Set in 1491 during the reign of the last sultanate in the Iberian peninsula, The Bird King is the story of Fatima, the only remaining Circassian concubine to the sultan, and her dearest friend Hassan, the palace mapmaker.
Hassan has a secret–he can draw maps of places he’s never seen and bend the shape of reality. When representatives of the newly formed Spanish monarchy arrive to negotiate the sultan’s surrender, Fatima befriends one of the women, not realizing that she will see Hassan’s gift as sorcery and a threat to Christian Spanish rule. With their freedoms at stake, what will Fatima risk to save Hassan and escape the palace walls?
As Fatima and Hassan traverse Spain with the help of a clever jinn to find safety, The Bird King asks us to consider what love is and the price of freedom at a time when the West and the Muslim world were not yet separate.
Our tale starts off very slow and more slice of life following Fatima and Hassan’s daily life in the palace. But there’s always an underlying sense of tension since they are under siege, the food is running out, and it’s evident that life will not continue in this vein for much longer. It’s only a matter of time. Even though it’s slow, I did enjoy this section of the novel. It gives us a good understanding of who Fatima and Hassan are and what their places in this world have been up to this point. They’re both outsiders. Despite Fatima having been born in the palace and having the favor of the Emperor, she’s still a servant, a slave, a concubine, and subject to the petty jealousies of the others in the harem. If Hassan’s strange map making gift weren’t enough to set him apart, he’s inherited the looks of his grandmother–a Breton–and prefers the company of other men. They’re both living sort of half lives within the palace, subject to the whims of others above them and kept, not out of love, but for a purpose which only they can provide. This first section of the book slowly reveals their lives to us and then goes on creating an air of uncertainty surrounding the future for our protagonists by reminding us they’re the last remnants of a dying empire.
Once the Castilians show up things finally get moving, and move they do. At that point the pace picks up a lot as Fatima and Hassan flee for their lives from the inquisitor, after Hassan’s accused of sorcery, crossing land and sea. Every time you think they may have made it, there are the Castilians behind them, dogging every step. I do love a good chase, it’s great for keeping the tension high. I found it hard to put the book down then, wondering what would happen, if they would ultimately get away. Besides the chase, the friendship between Hassan and Fatima creates a lot of tension as well. Theirs is a friendship that when tested is fraught with conflict. It’s love, the kind of love that can turn on a dime and become bitter resentment. They love each other, they’re mad at each other–this is an ongoing thing throughout the rest of the story. At times it felt a little trying, but you also can’t help but admire their bond.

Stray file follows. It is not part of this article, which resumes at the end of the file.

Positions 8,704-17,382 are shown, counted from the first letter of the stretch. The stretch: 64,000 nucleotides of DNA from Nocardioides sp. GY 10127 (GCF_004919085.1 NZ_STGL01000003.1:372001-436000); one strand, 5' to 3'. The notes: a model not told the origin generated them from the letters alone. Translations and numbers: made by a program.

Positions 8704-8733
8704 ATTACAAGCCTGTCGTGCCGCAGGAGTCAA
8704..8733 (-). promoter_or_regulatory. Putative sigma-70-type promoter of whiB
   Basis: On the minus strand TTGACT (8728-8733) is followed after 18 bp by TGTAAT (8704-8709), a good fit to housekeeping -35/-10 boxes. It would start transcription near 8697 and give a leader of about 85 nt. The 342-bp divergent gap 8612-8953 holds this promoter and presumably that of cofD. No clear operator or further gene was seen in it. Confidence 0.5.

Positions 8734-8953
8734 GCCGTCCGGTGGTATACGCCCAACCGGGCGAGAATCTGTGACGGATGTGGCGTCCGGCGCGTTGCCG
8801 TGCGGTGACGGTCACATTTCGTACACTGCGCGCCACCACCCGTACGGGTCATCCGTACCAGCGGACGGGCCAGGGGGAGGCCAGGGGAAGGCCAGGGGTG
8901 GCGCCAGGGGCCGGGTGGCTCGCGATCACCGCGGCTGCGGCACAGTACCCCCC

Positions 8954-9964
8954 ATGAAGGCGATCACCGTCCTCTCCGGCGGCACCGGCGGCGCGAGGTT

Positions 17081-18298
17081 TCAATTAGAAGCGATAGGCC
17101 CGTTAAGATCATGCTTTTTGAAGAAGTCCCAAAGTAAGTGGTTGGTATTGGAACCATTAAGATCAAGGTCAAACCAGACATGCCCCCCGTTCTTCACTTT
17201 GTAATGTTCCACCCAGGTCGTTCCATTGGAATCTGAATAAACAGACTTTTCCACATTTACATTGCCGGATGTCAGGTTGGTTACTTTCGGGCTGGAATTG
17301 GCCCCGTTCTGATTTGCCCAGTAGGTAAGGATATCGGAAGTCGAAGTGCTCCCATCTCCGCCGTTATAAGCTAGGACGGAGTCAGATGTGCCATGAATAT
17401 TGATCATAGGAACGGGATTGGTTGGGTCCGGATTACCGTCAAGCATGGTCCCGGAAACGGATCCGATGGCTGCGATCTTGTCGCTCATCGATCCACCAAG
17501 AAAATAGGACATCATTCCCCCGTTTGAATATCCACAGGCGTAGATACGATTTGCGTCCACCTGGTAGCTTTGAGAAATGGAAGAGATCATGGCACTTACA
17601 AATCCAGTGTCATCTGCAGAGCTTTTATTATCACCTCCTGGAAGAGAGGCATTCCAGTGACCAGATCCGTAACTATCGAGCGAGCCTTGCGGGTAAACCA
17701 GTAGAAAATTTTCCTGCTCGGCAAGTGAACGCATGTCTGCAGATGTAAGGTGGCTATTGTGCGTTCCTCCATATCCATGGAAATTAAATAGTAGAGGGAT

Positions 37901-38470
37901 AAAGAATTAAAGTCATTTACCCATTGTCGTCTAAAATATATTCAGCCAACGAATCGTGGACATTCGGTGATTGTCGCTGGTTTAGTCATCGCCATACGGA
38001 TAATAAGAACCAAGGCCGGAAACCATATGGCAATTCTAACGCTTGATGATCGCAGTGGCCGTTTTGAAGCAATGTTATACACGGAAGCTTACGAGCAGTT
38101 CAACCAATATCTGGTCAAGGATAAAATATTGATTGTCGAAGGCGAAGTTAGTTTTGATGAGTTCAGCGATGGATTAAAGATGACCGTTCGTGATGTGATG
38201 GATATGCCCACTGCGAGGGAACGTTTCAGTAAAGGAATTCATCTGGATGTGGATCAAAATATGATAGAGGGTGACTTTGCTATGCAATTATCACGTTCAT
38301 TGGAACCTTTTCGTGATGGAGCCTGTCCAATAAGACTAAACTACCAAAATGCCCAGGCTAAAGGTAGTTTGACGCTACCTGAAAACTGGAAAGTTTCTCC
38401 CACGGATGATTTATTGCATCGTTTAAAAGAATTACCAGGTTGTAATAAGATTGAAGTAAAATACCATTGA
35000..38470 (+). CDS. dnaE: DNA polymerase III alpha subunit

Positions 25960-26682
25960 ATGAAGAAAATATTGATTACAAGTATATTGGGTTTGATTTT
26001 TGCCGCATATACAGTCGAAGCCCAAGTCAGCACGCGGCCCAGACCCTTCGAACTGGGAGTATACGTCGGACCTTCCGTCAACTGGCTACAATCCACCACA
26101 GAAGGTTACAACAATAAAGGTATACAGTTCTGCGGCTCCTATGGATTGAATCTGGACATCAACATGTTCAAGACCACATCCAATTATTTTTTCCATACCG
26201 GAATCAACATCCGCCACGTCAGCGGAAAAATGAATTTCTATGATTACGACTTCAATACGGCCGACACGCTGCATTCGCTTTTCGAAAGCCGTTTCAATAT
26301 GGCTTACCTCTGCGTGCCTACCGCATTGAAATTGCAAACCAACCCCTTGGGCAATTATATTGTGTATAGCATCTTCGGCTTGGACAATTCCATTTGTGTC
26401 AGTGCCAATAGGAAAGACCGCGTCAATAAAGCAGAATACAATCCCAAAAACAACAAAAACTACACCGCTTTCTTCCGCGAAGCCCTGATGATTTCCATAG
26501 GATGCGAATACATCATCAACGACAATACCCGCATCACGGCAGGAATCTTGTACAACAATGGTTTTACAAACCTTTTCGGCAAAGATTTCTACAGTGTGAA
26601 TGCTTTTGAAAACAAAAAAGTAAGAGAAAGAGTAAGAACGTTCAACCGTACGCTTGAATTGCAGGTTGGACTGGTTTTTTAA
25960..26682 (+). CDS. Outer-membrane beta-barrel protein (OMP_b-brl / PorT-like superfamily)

With no direction in mind, no where to escape to, they decide to use Hassan’s gift and he draws them a map to an island they’ve only heard about in a story, and an incomplete story at that. If Hassan can imagine a place he can draw his way there, they believe, and so they set out to find this place they’ve only visited in the stories they’ve told each other over the years. A place where birds go, one of every kind, to see the bird king. Helping them flee is a Jinn, Vikram, and sometimes others they meet along the way. They discover what they are capable of, and what they’ll do, in order to survive. The journey is full of peril and near misses, as the Castilians, led by the inquisitor Luz, are determined and unforgiving.
And then something strange happens near the end of the book, after another clash with the Castilians, and it feels like it’s the climax of the novel, but instead things take a turn for the very weird. Now, things were already a little weird because you have Hassan’s strange ability and the presence of Jinn, but when I say they get weird, they get really weird. It’s here that the pace slows again. But then there’s another climax, the final battle as it were, and it’s there that the book wrings every last emotion from you, leaving you a drained husk, a shell of your former self. Or, maybe that was just me. (I cried so much at the end, you guys. So. Much.)
The prose in this book is breathtaking and creates a world that is both lush with imagination and filled with grim reality. I’m not usually one to highlight passages in a book, but I have quite a few quotes highlighted in this one. Since it’s an ARC I won’t share them lest they be changed in the final version, but suffice to say the writing is beautiful and at times quite profound.
The end section, while weird, obviously is trying to convey some deeper meaning. What I got out of it–seeing different people from different backgrounds being able to live side by side to make a life together–brought to mind that wars over things like religion or hating someone over what they look like or who they love is stupid and meaningless. In the end we’re all the same. We’re all The Bird King. 5/5 stars.